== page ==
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Aurora, I’ve just realized I have no idea how the curse will be broken. I think Heinrik is beginning to really care for Ingrid, but I’m not sure what will trigger the end of the curse, I write frantically in my notebook.

What is the exact wording of the curse?

I have to think hard to remember exactly what I said. I was upset and didn’t follow the general guidelines fore spelling out a curse and how to break it.

As best as I can remember, I said “By day you will be a beast, whose face reflects the ugliness of your soul and whose soul reflects the fairness of your appearance. By night you will have your human form. Until you know love, real love, you will remain this way.”

Know is an abstract word, so it’s hard to say. My best guess would be that Heinrik has to admit that he loves someone other than himself. It doesn’t have to be romantic love, but that would probably be the easiest kind for him to admit. From the sound of it, he has developed feelings of some sort for Ingrid. Encourage him to figure out exactly what those feelings are. I believe your test is nearly over.

My test is nearly over. I may soon be a sorceress. The thought gives me pause. I’ve rather gotten used to this life. After I pass my test, I’ll spend most of my time traveling to the different places where I’m needed. I’ll have a home, but I won’t be there often. And despite my many complaints, I’ve come to consider this place home.

Spells and curses, these two children have somehow wormed their way into my heart.

I kick at the table next to my bed. How did I get myself into such a mess?

I leave them alone for the night. I no longer fear for Ingrid’s safety, at least not at Heinrik’s hands, so I see no need to watch over them. Their conversations should be their own.

Ingrid is happy when I arrive in her room the next morning. She chatters on about something Heinrik told her about. After a while, her face grows serious.

“Have you seen Bear this morning?”

“I’ve locked him out in the gardens. You don’t have to see him if you don’t want to.”

“Thank you. He really scared me yesterday. I don’t know what happened to him.”

“I don’t know either, child.”

Sadness hangs over her like a cloud. I rack my brain for a way to cheer her up. I’m reminded of the day she arrived and an idea forms. I push a few tendrils of my magic out into the hallway and pull a few sparks from the torches. I make them dance around outside her door briefly, just enough to grab Ingrid’s attention. Her eyes snap to the pieces of flame, following their flickering path. When they disappear from sight, she stands.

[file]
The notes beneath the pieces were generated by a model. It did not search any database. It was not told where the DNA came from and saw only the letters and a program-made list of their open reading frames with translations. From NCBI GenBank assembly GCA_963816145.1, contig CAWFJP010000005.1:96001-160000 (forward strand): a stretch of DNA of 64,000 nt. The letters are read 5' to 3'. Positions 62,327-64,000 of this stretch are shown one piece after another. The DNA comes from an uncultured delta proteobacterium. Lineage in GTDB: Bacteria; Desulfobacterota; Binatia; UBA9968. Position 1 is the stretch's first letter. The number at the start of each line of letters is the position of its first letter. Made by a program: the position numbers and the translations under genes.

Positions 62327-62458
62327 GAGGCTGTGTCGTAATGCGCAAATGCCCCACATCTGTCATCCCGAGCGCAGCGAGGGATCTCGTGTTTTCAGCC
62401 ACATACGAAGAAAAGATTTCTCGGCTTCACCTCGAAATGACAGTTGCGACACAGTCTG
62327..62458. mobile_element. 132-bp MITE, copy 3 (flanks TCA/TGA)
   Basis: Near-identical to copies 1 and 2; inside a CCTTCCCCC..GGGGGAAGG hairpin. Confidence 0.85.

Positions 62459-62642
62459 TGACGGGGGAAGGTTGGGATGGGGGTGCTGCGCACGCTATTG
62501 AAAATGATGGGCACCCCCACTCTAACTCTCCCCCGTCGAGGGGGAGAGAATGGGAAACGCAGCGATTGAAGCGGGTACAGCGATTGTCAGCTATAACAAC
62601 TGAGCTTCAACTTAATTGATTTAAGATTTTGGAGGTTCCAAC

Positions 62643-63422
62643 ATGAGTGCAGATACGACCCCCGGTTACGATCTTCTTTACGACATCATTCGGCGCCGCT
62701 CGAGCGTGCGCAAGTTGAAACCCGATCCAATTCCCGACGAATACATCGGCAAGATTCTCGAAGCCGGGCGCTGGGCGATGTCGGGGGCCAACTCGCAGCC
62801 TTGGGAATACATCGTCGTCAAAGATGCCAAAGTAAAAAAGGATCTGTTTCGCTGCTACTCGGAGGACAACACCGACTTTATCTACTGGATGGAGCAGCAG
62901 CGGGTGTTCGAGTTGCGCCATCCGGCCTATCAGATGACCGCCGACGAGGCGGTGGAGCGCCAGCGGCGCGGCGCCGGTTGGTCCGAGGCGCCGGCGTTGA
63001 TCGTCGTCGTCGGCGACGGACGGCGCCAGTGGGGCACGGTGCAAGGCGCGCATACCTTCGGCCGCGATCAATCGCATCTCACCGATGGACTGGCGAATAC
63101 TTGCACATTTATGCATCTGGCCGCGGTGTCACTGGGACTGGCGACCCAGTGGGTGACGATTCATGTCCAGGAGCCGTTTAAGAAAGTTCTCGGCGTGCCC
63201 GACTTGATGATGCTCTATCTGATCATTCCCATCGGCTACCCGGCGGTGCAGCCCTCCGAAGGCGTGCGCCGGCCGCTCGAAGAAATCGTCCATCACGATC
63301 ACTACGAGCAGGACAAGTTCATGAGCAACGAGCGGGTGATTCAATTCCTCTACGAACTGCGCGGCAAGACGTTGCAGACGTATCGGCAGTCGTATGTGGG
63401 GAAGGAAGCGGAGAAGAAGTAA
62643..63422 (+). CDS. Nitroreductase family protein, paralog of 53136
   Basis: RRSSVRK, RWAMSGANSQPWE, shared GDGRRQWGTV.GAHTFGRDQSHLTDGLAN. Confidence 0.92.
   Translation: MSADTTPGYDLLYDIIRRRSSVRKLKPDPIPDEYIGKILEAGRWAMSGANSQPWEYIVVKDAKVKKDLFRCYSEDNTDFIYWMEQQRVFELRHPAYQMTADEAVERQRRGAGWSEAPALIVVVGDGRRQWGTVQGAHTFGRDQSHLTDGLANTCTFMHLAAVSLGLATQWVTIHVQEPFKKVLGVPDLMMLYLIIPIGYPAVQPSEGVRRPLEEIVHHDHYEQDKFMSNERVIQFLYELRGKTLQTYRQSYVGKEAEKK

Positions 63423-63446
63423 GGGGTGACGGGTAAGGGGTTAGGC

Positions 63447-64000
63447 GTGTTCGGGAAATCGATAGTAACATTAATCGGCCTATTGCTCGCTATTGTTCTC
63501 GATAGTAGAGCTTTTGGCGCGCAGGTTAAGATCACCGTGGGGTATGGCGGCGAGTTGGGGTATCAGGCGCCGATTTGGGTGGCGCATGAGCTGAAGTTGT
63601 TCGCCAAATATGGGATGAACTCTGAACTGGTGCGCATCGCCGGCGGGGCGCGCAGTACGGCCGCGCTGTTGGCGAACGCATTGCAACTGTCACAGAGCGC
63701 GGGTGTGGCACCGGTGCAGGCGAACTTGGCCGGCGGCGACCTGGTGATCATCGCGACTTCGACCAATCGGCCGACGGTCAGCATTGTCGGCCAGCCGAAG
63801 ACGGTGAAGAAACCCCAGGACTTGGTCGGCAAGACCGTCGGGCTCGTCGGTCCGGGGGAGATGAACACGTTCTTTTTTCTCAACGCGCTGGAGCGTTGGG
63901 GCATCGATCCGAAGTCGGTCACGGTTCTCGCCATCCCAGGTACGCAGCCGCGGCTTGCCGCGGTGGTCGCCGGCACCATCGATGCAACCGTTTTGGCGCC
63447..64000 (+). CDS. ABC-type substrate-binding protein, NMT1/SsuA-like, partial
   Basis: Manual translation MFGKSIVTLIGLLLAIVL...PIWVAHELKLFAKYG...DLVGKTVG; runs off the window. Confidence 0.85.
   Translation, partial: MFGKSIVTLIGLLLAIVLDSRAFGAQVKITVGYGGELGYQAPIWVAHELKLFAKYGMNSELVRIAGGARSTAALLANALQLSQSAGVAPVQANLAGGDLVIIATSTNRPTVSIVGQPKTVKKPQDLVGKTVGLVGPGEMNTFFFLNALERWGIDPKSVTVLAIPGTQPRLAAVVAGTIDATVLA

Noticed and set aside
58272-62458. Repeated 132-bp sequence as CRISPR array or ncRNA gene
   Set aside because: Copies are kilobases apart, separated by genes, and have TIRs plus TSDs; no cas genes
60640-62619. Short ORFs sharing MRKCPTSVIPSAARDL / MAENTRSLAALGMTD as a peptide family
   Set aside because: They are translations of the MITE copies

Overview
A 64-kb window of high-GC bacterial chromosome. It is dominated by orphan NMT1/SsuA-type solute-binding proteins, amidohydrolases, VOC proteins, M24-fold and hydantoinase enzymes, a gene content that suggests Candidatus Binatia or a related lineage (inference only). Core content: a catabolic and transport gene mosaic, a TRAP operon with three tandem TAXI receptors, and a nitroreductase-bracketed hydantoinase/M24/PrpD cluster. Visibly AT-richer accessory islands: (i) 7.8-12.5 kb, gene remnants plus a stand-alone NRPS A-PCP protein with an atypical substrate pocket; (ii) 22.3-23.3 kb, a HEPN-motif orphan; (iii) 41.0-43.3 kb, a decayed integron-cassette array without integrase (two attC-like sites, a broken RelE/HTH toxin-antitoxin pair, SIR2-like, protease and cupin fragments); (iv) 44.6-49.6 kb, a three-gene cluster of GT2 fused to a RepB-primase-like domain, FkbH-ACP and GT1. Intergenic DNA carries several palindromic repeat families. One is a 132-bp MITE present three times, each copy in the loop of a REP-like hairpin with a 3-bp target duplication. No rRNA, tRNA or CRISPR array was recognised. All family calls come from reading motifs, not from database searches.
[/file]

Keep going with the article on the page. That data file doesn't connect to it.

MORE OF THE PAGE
“Did you see that?” she asks.

“See what?”

“There was something in the hall. Something small flew past my door. Do you think it was a fairy?”

“Maybe it was. Go and find out,” I encourage her with a smile.

“Aren’t you coming? You said you always wanted to catch them.”

“I’m too old to chase fairies now, dear. You chase them for the both of us.”

Ingrid takes off down the hall and follow after making myself invisible. I keep the lights within her sight but always out of reach. When she reaches the great hall, the sparks change course. They fly upwards, swirling around the high ceiling. Ingrid watches in awe, laughing with glee. Eventually the sparks fade and Ingrid is left alone. She seems much happier than when she was thinking about Bear. Her cheerful mood stays with her the rest of the day.

I’m surprised when, after going to see Heinrik, Ingrid returns to her room in a matter of minutes. I wander towards the part of the lodge where Heinrik usually roams and run into him fairly quickly. He’s fuming.

“What’s wrong, Your Highness?”

“I’m sending Ingrid home tomorrow.”

“Why? I thought she had decided to stay.”

“She’s being idiotic. I won’t let her remain here.”

I can see I’m not going to get any useful information out of him, so I head to Ingrid’s room to find out more. To my surprise, she’s angry as well. I’ve never her seen her so upset. Sad, yes. But never angry. She’s always seemed too gentle to get mad.

“Ingrid?” I ask cautiously.

“What?” she yells.

“Is something the matter?”

“I don’t know. Heinrik is angry with me.” She deflates, more confused than angry now. “I was telling him about the fairies I saw today. He accused me of making it up, but I didn’t! When I told him that, he started yelling at me. He-he told me he was going to send me home. But I don’t want to go!” She bursts into tears.

I rub her back and send her to sleep.

Ingrid can’t leave. Heinrik is nearly in love with her, he must be. I’m sure if he has time to cool off, he won’t want Ingrid gone, but it won’t happen in one night.

A smile steals across my face. Time is something I can give him.

Luckily, winter is well on its way. It’s a simple matter to gather the cold air and water necessary to create a blizzard. By morning, the snow is knee high and falling fast. Ingrid spends the day alone, mostly staring out the window. She holes up in her room when the sun sets. I seek out Heinrik.

“Did Ingrid leave?” he asks.

“No, the snow was too heavy for her to leave.”

He nods. I think he looks relieved. “Good. I don’t really want her to leave.”

“May I ask why you were so angry with her?”

“Ingrid said something about fairies and magic. I was angry, but I was scared too. What if that witch who cursed me has come after Ingrid? What if she is trying to sabotage me?”

I weigh my options and decide honesty is the best way to handle him. I drop my disguise, rolling my shoulders as I adjust to my natural form. It’s been a while since I’ve spent time as myself. I raise a hand as Heinrik steps toward me, freezing him in place. Anger distorts his face.

“You!” he snarls. “You couldn’t just leave me alone? You have ruined everything!”